Easier methods

Long before electronic frequency measuring devices, radio engineers had to measure frequency using Lecher wires, which amounted to a yardstick. There weren’t any pocket frequency meters that would tell show the frequency at the press of a button. Instead, it was necessary to measure the distance between the brightest (strongest) or the weakest (null) indications on a pair of long straight parallel wires supported on insulators and (transmission line) spaced two or three inches apart. The indicator was a neon bulb that tended to extinguish suddenly and made it difficult to find absolute nulls. Any simple indicator that does not load down the Lecher wires can be used. Areas of high voltage are normally quite broad while nulls are narrow. This is why the engineer should measure at the nulls.

Lecher wires provided a good understanding of standing wave ratios and their effects on antenna transmission lines. The basic principles demonstrated by the Lecher wires helped to develop high-power transmission lines. Early single-wire antenna connections soon gave way to balanced and unbalanced transmission lines, and eventually to coaxial cable.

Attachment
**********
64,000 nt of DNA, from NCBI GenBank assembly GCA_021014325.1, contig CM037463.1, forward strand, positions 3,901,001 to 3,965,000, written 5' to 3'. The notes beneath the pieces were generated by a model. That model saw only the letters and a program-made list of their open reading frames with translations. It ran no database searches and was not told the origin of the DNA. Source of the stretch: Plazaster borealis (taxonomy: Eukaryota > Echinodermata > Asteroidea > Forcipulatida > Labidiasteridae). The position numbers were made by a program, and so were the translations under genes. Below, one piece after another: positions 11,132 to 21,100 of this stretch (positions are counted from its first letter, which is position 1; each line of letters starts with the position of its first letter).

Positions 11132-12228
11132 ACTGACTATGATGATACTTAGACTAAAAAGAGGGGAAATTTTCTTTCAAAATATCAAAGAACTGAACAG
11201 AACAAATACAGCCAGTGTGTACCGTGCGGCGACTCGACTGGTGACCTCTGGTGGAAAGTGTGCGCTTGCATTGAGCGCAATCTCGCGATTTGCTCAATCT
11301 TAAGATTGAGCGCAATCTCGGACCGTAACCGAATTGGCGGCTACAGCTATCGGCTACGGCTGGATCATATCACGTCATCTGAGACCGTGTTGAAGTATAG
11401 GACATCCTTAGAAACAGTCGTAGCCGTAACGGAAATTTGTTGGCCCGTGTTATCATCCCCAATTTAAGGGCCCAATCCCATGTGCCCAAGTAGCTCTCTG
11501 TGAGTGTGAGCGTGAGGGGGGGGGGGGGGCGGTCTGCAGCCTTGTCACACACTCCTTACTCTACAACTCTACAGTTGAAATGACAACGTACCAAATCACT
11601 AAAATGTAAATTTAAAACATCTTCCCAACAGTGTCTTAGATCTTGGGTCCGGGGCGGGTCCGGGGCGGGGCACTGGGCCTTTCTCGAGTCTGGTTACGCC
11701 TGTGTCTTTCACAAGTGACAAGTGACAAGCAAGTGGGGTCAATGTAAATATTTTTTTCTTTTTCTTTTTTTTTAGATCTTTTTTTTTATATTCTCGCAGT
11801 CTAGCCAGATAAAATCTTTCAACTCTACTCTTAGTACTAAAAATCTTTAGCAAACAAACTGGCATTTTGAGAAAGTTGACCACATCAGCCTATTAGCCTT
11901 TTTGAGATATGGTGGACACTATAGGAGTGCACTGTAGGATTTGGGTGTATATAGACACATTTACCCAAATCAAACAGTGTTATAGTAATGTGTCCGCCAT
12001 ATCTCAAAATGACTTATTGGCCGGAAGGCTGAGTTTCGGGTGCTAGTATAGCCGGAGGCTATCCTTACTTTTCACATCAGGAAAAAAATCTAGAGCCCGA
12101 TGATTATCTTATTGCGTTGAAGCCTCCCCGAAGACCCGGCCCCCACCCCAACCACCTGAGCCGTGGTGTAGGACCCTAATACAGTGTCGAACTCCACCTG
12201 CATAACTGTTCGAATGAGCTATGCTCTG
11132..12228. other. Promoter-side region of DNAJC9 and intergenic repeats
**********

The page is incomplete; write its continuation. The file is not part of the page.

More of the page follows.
Figure 1 shows a Lecher wire with the far end shorted. Zero volts appear at the far end. If the probe is moved back toward the origin, a maximum will be found one quarter wave back from the end. Moving on from the quarter wave, a null is found at a half-wavelength point. Moving a quarter wavelength farther will bring us to another maximum at a half wavelength point. The distance between two maxima, or two nulls is a half wavelength. Multiplying this distance by two gives the distance for one full wavelength. From this we can calculate the frequency by converting to kilohertz. The reflection coefficient is -1 because the signal is completely reflected back and there is no power absorbed in the short.

When a signal reaches the short circuit a certain amount of signal will be reflected back and the remainder dissipated in the short if there is dissipative resistance. The phase of the reflected signal is controlled by the coefficient of reflection.